Beercraft print column: From the shadow of a giant

by Mark Tichenor

Rochester’s latest craft brewery is… Genesee? It feels weird just to type those words but it’s true. Over on Cataract Street, in the recently opened Genesee Brew House, ex-Wagner Valley brewer Dean Jones is making a line of Genesee craft beers for on-premise sales and consumption, and, for the most part, they’re pretty darn good.

If you’re unfamiliar with the Brew House, it’s the new visitors’ center, heritage museum and pub that opened up in a renovated Cataract Street facility early this Fall. The place is really slick; Genesee’s parent company spared no expense in installing a beautiful facility with the best view of High Falls you could imagine. Oh, and in the back they placed a killer 20-barrel brewery that lets Genesee go toe-to-toe with any craft brewery, on their own turf at least.

Brewing true small-batch craft beers is something many in the company wanted to do, but it was never feasable in their principal brewhouse, which is set up to produce hundreds of thousands of gallons at a time. The small pilot brewery allows Genesee brewers to tinker with recipes and ideas that can later scale up to national-level production, in addition to the new and ever-rotating craft beer line.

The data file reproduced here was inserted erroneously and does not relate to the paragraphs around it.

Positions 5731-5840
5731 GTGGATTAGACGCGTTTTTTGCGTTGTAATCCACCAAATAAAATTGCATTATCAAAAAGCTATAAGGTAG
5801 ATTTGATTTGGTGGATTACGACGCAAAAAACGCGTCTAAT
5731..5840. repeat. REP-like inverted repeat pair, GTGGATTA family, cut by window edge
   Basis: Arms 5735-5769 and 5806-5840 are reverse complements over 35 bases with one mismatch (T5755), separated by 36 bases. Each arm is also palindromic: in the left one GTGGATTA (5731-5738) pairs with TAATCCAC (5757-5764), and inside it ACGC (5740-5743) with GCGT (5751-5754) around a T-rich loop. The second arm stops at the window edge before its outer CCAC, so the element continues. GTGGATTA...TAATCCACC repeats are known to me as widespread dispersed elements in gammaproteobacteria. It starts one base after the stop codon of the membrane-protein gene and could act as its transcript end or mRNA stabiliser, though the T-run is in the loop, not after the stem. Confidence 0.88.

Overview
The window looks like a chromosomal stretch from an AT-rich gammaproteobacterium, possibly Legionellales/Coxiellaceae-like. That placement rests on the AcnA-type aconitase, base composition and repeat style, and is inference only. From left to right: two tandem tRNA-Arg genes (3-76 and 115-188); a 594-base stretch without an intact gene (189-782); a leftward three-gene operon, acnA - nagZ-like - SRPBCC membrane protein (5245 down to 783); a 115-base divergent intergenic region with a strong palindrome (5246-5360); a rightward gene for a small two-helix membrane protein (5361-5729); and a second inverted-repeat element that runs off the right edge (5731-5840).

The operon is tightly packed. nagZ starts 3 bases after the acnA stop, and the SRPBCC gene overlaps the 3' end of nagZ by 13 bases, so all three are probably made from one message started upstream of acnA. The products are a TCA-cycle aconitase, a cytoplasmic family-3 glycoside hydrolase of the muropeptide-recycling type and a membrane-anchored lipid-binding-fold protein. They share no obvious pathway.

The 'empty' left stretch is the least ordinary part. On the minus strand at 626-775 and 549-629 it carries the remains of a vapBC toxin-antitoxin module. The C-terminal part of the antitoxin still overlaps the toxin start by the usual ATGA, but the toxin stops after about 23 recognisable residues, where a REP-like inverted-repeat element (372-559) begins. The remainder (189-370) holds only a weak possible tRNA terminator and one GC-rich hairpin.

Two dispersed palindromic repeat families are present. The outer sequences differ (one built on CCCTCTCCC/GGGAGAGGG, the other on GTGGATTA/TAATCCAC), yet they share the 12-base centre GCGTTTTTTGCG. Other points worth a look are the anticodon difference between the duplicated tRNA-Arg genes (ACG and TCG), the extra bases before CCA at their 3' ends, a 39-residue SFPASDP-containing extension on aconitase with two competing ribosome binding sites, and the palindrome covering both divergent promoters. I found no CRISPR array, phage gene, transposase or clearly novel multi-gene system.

This is a brand new direction for a company that was built on not changing very much, so it’s unsurprising that the Genesee craft line interprets classic beer styles, like porter and English IPA, instead of striking out into the land of exotic ingredients and crazy style mashups. This may not sit well with among the hallowed pinnacles of beergeekery, but it’s in keeping with traditional artisan brewing and creates some lovely daily drinkers.

Genesee Scotch Ale is the most mouth-watering. Dark, heavy and sweet, it nails the style guidelines and still manages to refresh. The IPA impresses aa well, leading with a grassy noze and a hint of citrus from the hops, it’s overall hop profile being quite subdued in comparison with most American IPAs, this would be a great introduction for people just starting to explore beer. The porter is somewhat disappointing, very light for the style and more miniscnt of a brown ale. A winter warmer also just went on tap, and a North German Pils is happily lagering away for the near future.

Genesee deserves kudos for not wrapping these beers in a cutesy brand identity or giving them silly names for the sake of marketing. Consumer preferences have reverted to artisan level, and Genesee lets the beer stand naked, to be appreciated as a product that represents the venerable brewery.

Currently, the only place to get the Genesee craft line is at The Brew House itself, but that’s not a bad thing. Sitting in a cozy pub, with the waterfall cascading away in the background (and a damn good order of wings on the table) helps to give the drinker a sense of place-a connection to Rochester and its iconic brewery-for which generations of locals have thirsted. With that combination of place and beverage, The Genesee Brewery is bound to gain respect her at home.

Mark owns a laptop and likes beer. For more on beer, check out the beercraft blog, updated regularly, at Find him on Twitter @beercraft. Send your questions, suggestions, or comments to


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